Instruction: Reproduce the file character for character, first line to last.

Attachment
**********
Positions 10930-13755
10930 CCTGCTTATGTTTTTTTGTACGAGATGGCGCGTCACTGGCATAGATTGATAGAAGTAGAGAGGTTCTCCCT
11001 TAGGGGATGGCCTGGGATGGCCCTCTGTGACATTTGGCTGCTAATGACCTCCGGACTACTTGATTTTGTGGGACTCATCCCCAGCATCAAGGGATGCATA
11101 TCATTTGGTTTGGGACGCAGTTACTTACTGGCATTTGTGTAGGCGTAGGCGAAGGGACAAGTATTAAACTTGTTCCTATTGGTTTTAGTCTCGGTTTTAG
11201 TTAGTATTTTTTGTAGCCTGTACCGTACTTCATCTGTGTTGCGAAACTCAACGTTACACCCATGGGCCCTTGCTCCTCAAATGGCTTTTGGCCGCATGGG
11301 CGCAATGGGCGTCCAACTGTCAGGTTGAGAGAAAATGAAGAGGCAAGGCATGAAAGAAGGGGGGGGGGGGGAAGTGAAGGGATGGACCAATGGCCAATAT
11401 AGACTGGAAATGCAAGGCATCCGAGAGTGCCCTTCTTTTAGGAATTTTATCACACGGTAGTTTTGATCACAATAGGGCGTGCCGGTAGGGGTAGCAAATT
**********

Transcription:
Positions 10930-13755
10930 CCTGCTTATGTTTTTTTGTACGAGATGGCGCGTCACTGGCATAGATTGATAGAAGTAGAGAGGTTCTCCCT
11001 TAGGGGATGGCCTGGGATGGCCCTCTGTGACATTTGGCTGCTAATGACCTCCGGACTACTTGATTTTGTGGGACTCATCCCCAGCATCAAGGGATGCATA
11101 TCATTTGGTTTGGGACGCAGTTACTTACTGGCATTTGTGTAGGCGTAGGCGAAGGGACAAGTATTAAACTTGTTCCTATTGGTTTTAGTCTCGGTTTTAG
11201 TTAGTATTTTTTGTAGCCTGTACCGTACTTCATCTGTGTTGCGAAACTCAACGTTACACCCATGGGCCCTTGCTCCTCAAATGGCTTTTGGCCGCATGGG
11301 CGCAATGGGCGTCCAACTGTCAGGTTGAGAGAAAATGAAGAGGCAAGGCATGAAAGAAGGGGGGGGGGGGGAAGTGAAGGGATGGACCAATGGCCAATAT
11401 AGACTGGAAATGCAAGGCATCCGAGAGTGCCCTTCTTTTAGGAATTTTATCACACGGTAGTTTTGATCACAATAGGGCGTGCCGGTAGGGGTAGCAAATT